“If you take shortcuts, you get cut short.”
- Gary Busey
Elevators are the unsung heroes of economic development. We only notice them when they stop working, but the density of modern cities would be unthinkable without safe and efficient vertical transportation. Nick Paumgarten’s 2008 article “Up and Then Down” is a classic on this subject, and one piece of information has always stuck with us: On elevators installed since the early nineties, the door-close button doesn’t work.
It seems like it works—you press the button, the door closes soon enough. Rest assured it can still be turned on in a fire, but the chief utility of the door-close button has evolved into granting perturbed passengers the illusion of power. Among the universe of illusions that impact our lives, the stakes here are low, and even those of us cursed with this knowledge can find some relief when the door lingers a bit too long on an empty floor.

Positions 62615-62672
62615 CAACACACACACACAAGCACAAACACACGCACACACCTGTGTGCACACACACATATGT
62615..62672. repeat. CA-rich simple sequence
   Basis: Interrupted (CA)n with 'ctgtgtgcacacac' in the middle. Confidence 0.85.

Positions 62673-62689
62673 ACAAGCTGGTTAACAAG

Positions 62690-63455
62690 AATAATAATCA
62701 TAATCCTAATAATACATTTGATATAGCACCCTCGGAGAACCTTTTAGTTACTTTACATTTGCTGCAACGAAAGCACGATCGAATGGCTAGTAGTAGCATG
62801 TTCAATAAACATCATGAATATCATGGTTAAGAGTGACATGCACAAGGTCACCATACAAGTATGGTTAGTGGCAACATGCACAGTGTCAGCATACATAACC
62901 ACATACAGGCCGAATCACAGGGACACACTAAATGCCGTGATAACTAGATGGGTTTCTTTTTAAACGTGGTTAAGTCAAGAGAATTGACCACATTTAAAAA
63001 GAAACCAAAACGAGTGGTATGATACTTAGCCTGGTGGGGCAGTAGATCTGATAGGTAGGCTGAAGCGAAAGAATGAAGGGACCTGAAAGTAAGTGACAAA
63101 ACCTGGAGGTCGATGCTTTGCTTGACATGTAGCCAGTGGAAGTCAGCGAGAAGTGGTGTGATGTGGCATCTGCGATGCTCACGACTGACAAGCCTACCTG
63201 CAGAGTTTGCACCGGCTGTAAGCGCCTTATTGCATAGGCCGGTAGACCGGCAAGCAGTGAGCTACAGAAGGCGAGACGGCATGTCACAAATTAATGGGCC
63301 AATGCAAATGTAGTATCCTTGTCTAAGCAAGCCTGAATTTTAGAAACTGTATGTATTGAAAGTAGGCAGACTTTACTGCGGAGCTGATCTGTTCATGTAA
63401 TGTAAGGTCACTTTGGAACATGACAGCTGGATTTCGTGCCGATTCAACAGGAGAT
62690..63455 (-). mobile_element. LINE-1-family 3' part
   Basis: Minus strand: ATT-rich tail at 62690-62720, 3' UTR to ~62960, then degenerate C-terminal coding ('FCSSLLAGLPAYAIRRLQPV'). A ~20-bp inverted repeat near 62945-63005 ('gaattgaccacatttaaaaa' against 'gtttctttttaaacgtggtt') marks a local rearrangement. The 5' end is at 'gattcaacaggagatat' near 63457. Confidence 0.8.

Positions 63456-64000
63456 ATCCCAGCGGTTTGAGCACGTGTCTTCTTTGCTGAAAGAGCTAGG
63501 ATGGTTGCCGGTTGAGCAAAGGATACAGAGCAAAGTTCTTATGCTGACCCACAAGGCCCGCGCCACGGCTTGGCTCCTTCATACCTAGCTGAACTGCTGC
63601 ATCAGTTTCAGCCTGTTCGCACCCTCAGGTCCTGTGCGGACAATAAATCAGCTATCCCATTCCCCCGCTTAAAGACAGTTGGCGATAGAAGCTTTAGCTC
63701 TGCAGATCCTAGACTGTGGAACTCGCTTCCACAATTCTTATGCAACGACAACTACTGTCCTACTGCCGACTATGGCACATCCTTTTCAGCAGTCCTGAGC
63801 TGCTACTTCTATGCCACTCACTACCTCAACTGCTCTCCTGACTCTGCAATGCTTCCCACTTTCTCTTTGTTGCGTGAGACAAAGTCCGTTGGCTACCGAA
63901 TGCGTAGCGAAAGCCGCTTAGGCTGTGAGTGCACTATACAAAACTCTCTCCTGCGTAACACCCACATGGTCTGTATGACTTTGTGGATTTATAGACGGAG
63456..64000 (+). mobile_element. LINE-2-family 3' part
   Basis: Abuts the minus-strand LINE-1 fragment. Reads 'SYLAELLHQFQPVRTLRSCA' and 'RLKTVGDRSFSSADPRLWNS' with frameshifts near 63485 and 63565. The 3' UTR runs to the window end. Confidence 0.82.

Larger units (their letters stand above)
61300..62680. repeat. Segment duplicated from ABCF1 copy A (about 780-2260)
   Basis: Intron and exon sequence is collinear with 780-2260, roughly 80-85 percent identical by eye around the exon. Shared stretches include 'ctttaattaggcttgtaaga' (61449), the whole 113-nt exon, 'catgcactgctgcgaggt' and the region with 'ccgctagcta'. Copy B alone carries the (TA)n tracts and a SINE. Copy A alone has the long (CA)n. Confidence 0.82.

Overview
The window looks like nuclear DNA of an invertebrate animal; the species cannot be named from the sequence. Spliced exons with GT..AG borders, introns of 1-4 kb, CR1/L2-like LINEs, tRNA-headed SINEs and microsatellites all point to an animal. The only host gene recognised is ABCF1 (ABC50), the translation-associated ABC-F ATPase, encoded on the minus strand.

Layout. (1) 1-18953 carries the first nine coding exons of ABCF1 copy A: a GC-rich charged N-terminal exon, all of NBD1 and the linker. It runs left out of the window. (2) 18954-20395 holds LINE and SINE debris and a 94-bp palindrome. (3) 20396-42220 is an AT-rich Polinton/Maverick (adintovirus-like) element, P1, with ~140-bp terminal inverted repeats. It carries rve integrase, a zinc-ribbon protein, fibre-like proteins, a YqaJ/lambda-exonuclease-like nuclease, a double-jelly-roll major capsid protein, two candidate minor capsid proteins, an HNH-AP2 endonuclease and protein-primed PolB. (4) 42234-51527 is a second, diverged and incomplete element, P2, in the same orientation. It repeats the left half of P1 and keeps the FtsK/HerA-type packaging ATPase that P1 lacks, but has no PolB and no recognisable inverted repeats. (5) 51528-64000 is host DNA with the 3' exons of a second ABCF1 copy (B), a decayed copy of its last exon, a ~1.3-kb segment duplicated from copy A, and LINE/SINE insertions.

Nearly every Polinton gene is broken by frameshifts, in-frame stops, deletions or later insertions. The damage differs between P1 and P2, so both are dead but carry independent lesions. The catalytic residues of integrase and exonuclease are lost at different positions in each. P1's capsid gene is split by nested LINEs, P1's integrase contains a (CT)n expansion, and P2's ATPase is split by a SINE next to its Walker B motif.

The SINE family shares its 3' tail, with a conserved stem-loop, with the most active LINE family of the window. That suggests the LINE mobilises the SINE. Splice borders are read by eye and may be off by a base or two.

With investment illusions, the stakes are much higher. They can be obvious or subtle, simple or complex, but almost always promise a convenient shortcut around the labor of fundamental research. They are appealing in part because the mind is hardwired for shortcuts, which were incredibly helpful when the goal was don’t get eaten by a tiger. Modern life offers different challenges, and asset management is in many ways the application of research and experience to limit the negative effects of our natural biases.